Was Bill Simmons’ suspension justified?

STEVEN SAZANT

“Please, call me and say I’m in trouble. I dare you”, Bill Simmons said. ESPN called his bluff.

The 2010 New Yorker Festival: In Conversation With Malcolm Gladwell

Bill Simmons has been suspended by ESPN for three weeks after proclaiming that the NFL’s man-in-charge, Roger Goodell, is a liar in a blasphemous tirade on his widespread B.S. Report podcast. In a press conference that ensued on Sept. 19, Goodell stated that when he suspended star running back Ray Rice for two games for punching his former fiancée and current wife, Janay Rice, he had a particularly dissimilar impression of what Rice had actually done, compared to what was exhibited in TMZ’s video of Rice’s outbreak. Goodell went on to state that he, as well as his associates in the National Football League’s headquarters, had not seen the footage, which Rice’s lawyers had in their possession.

To say that Bill Simmons was angry at Goodell’s press conference is a major understatement:

“If he didn’t know what was on that tape, he’s a liar. I’m just saying it. He is lying. If you put him up on a lie detector test, that guy would fail. For all these people to pretend they didn’t know is such [expletive] [expletive].”

ESPN responded with the following (via their website):

“Every employee must be accountable to ESPN and those engaged in our editorial operations must also operate within ESPN’s journalistic standards. We have worked hard to ensure that our recent NFL coverage has met that criteria. Bill Simmons did not meet those obligations in a recent podcast.”

Here’s what I have to say about Bill Simmons’ suspension. Ray Rice’s original suspension was two games. Back in July, First Take’s Stephen A. Smith was only suspended one week for suggesting that all women have an onus, and an outright responsibility to prevent getting struck by men. For criticizing Roger Goodell, Bill Simmons was roughly knocked with a three-week suspension.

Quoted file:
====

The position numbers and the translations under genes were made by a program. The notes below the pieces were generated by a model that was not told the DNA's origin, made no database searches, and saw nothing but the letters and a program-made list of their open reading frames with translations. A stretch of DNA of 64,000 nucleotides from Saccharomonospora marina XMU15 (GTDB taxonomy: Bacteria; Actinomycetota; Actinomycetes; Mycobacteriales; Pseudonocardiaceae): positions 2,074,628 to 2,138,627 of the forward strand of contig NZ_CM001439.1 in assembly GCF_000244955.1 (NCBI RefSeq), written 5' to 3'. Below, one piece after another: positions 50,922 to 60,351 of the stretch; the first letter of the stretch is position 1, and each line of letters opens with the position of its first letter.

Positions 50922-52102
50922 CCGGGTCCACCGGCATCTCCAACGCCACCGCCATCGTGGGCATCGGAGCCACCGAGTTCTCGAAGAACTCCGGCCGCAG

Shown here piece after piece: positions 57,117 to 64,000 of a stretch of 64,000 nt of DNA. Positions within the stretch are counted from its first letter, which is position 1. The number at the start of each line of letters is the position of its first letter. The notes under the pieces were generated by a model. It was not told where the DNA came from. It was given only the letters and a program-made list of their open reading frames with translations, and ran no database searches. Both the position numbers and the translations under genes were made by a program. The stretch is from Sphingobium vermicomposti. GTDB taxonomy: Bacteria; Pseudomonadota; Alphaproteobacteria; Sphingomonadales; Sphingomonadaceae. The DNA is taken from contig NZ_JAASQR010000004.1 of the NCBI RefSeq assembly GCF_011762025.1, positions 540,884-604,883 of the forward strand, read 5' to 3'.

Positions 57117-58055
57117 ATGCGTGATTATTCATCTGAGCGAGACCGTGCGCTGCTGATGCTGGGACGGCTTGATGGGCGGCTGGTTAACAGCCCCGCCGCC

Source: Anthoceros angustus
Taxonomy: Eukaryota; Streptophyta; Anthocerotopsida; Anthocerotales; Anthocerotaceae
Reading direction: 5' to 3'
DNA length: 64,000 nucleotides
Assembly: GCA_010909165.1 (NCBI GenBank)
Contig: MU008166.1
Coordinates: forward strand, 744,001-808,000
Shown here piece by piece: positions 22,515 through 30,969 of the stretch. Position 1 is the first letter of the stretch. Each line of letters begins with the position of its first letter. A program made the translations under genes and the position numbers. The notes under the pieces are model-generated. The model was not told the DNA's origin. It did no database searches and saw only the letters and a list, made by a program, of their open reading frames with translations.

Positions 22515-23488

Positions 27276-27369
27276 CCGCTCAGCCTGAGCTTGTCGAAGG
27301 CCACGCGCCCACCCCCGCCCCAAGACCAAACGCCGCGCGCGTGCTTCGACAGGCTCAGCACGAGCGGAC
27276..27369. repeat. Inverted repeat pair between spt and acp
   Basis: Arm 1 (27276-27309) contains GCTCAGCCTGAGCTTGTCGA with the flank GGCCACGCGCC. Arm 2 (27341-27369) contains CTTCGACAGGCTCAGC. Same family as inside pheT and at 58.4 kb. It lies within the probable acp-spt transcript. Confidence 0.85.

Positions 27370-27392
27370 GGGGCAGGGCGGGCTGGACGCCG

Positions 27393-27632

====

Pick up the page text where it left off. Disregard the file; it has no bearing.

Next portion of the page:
So, why did ESPN lay down the hammer? For starters, they have a fiscal rapport with the National Football League, mainly including Monday Night Football, for which they pay $1.9 billion per year, ultimately valued at $15.2 billion overall, running straight through 2021. The main idea here is that money and commercial affairs are more significant than ethical principles. Safeguarding authoritative figureheads, such as Roger Goodell, is more vital than contesting authentic public concerns.

ESPN must have been cognizant that suspending a columnist for calling Roger Goodell a liar would look bad. ESPN had already done it in previous airings; the Associated Press has already written about it.; TMZ, indeed, has reported on it every single day since the press conference.

This suspension only proves that the world of journalism is changing. There are a million “traditional” reporters that can state facts. Bill Simmons has emerged from that pack, but as a result, he is the one being disciplined. Simmons’ hot-bloodedness is no secret to the sports world. His suspension may have pushed him over the edge, and he vowed to go public if ESPN took action against him over his proclamations.

We have not heard the last from Bill Simmons. “Roger” that.

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